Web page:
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  • Treated with callous disrespect: A bereaved mother’s tale of institutional apathy from the Coroner Service



    A story of a bereaved mother’s experience with the Coroner's Service in the aftermath of her previously well 25-year-old daughter Gaia’s unexpected and unexplained death and why she set up TruthForGaia.com in her search for the truth. 

    This case demonstrates systemic failings in the Coroner Service: the dismissive way that bereaved family members are treated through the inquest process and a lack of clinical curiosity to determine the primary cause of death. 

    This inconclusive inquest prompts wider questions about who speaks up for the dead. Just as we have Martha’s rule in life, should there be a Gaia’s rule in death to help families be heard about failed inquests?

    Gaia’s death and failed inquest are chilling reminders that this could happen to any one of us and our families.


    It was a beautiful sunny summer’s day. Twenty-five year old Gaia Young had been out for a gentle bike ride to do some shopping, came home and had an ice cream in the garden in north London that afternoon. Just hours later she was dead . 

    Gaia, the only daughter of Dorit Young, died of an unexplained brain condition after an emergency admission to a London teaching hospital on a Saturday night in July 2021. 

    I spoke to her mother Dorit about what happened and how she has had to embark on her own search for the truth. Dorit said:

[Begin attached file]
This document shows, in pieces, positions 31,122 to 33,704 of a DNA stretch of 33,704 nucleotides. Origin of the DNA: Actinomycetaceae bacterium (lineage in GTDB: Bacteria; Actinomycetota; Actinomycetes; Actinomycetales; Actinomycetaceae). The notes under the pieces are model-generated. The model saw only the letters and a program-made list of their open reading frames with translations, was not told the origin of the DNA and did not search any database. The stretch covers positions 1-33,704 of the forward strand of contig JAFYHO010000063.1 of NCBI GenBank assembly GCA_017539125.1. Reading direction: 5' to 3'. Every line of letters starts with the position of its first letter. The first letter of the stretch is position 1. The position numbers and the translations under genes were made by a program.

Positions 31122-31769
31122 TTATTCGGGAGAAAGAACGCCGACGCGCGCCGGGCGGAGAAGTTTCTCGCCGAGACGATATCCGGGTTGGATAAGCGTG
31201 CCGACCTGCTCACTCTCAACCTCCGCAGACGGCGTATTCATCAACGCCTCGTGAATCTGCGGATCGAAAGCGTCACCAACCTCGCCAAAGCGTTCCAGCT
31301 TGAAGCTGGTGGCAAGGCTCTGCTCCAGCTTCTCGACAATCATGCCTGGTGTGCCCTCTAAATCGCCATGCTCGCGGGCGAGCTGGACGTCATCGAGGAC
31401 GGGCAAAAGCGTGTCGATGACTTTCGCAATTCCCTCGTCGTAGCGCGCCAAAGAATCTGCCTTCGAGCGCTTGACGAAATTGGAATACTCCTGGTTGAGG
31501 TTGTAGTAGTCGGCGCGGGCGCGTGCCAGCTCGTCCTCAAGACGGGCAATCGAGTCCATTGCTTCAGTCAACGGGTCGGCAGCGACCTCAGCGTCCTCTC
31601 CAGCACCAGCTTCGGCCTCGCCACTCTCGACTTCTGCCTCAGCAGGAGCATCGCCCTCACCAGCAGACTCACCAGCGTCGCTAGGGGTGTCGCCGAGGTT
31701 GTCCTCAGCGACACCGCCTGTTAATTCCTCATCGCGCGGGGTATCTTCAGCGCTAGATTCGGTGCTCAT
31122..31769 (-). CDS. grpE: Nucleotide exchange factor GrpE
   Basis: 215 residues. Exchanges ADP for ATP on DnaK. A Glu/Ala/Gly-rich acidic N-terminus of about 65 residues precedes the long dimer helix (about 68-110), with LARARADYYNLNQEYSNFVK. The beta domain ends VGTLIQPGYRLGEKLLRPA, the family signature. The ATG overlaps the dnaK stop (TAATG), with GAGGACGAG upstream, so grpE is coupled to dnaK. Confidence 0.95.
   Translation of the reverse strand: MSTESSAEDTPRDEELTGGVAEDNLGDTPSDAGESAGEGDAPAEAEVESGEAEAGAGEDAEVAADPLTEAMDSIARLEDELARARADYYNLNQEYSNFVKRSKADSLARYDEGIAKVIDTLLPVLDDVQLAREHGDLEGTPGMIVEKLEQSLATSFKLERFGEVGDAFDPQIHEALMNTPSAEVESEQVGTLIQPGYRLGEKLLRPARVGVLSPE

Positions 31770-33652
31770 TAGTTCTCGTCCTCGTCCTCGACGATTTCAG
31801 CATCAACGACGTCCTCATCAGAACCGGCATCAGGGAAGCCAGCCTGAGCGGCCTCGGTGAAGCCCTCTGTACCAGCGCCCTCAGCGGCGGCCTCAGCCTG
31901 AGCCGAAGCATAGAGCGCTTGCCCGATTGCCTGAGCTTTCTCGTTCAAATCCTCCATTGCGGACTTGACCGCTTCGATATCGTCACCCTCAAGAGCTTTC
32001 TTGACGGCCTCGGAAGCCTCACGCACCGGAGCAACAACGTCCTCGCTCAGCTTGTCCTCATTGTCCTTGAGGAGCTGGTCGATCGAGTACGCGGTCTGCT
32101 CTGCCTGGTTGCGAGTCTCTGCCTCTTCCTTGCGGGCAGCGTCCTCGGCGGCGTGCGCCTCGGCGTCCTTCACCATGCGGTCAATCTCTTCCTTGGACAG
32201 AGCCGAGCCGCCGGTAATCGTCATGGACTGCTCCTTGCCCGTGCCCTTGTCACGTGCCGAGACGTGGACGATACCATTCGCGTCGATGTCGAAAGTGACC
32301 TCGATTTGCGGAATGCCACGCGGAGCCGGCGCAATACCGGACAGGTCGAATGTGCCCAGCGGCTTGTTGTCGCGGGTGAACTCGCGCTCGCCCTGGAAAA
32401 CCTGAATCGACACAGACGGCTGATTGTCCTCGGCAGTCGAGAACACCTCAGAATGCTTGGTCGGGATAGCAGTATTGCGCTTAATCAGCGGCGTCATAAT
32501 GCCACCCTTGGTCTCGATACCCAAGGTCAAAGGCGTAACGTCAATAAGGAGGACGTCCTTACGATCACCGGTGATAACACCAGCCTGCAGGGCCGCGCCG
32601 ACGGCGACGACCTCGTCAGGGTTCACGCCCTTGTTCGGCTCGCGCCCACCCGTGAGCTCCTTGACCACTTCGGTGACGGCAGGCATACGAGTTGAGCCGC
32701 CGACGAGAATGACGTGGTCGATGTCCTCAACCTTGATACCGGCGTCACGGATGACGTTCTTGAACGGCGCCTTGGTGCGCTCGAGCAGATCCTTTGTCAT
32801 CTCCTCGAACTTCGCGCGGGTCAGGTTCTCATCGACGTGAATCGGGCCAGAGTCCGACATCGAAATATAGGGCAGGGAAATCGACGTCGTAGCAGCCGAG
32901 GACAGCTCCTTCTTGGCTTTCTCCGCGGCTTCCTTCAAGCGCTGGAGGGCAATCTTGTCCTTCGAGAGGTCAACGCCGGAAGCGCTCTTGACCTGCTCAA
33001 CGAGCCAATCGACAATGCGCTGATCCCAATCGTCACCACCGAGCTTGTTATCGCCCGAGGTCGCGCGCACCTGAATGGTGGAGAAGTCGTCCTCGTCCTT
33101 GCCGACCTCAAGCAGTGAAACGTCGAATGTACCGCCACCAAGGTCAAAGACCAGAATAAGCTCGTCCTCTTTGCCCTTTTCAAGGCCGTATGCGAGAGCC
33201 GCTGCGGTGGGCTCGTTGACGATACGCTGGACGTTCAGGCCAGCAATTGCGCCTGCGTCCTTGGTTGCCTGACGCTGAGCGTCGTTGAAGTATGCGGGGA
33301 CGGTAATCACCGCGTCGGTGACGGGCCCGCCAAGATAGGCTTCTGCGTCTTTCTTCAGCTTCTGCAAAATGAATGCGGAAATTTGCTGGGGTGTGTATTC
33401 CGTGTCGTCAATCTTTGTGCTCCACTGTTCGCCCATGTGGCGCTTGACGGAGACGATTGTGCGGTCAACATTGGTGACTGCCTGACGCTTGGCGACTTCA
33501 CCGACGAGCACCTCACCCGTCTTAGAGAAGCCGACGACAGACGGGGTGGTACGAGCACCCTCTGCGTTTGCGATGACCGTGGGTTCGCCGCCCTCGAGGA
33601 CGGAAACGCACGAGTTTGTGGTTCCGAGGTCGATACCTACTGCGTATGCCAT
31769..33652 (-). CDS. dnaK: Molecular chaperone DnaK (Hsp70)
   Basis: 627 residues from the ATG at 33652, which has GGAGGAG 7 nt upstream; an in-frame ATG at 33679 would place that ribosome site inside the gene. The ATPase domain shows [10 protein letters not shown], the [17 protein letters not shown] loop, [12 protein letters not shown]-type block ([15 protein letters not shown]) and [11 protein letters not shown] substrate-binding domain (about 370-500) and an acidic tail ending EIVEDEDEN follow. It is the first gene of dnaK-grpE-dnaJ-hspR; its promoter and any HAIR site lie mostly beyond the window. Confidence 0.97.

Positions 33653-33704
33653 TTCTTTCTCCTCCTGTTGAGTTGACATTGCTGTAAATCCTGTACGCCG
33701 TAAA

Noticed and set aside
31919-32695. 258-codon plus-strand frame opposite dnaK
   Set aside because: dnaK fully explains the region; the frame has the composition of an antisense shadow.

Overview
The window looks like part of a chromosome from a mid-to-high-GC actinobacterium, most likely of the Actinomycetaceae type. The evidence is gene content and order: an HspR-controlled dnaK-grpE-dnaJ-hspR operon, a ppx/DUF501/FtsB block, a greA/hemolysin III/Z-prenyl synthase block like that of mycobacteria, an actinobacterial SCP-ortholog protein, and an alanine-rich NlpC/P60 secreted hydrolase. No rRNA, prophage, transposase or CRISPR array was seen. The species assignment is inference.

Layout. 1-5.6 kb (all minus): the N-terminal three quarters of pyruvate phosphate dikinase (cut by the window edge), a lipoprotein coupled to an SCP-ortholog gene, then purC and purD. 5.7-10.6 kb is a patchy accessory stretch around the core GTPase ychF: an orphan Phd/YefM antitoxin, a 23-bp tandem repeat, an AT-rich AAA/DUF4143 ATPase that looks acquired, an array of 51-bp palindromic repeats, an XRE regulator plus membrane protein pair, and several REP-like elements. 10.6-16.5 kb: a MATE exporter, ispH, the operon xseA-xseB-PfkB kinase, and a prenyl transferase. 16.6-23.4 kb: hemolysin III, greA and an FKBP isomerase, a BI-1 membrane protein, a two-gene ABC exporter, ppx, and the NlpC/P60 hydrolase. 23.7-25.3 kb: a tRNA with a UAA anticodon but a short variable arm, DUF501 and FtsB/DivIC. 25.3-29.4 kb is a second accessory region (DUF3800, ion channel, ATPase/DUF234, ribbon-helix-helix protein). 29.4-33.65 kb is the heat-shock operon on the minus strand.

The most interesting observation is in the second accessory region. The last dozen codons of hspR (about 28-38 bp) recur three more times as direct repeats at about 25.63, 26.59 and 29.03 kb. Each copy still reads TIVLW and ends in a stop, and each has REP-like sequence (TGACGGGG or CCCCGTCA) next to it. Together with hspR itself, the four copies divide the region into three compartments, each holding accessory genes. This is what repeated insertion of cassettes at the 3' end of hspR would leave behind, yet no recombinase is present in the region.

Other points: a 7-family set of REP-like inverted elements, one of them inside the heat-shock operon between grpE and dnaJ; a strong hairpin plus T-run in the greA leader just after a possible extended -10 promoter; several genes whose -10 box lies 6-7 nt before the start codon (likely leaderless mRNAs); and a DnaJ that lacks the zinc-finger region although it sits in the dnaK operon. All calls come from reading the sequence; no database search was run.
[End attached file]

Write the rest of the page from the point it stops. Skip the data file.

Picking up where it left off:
Although her death sent shockwaves through the hospital, it remains unexplained despite hospital investigations and an inconclusive Coroner’s inquest.

    I have had to do my own investigation. I set up TruthForGaia.com for medical crowdsourcing and in the hope it may contribute to wider learnings."

    The inquest was held in February 2022, six months after Gaia died. Dorit said:

     “I was treated with callous disrespect through the inquest process.

    “I was in no way treated in line with the stated goal of 'placing bereaved families at the heart of the Coroner Service' [1]. My experience was the very opposite – it has added to the pain of my grief.

    “What I experienced should not be allowed to happen to any bereaved family. There were a series of failings which show the Coroner Service for Inner North London is not fit for purpose.”

    Dorit added: 

    “I rightfully published my daughter’s medical records and coronial documents on my website despite heavy resistance by the hospital Trust and the Coroner."

    The Times reported that the inquest was "uninformed and uninformative".[2]

     Dorit told me the facts of what happened:

    • The court hearing lasted less than a day. She believes this is insufficient for the unexpected and unexplained death of a healthy 25-year-old woman in hospital with a brain condition.
    • The inquest was about complex medical issues which she found emotionally draining. She gladly accepted the 10 minute break for lunch the coroner offered! 
    • Her questions to the Coroner's court in advance of the hearing were proportionate and relevant to finding out the cause of her daughter's death.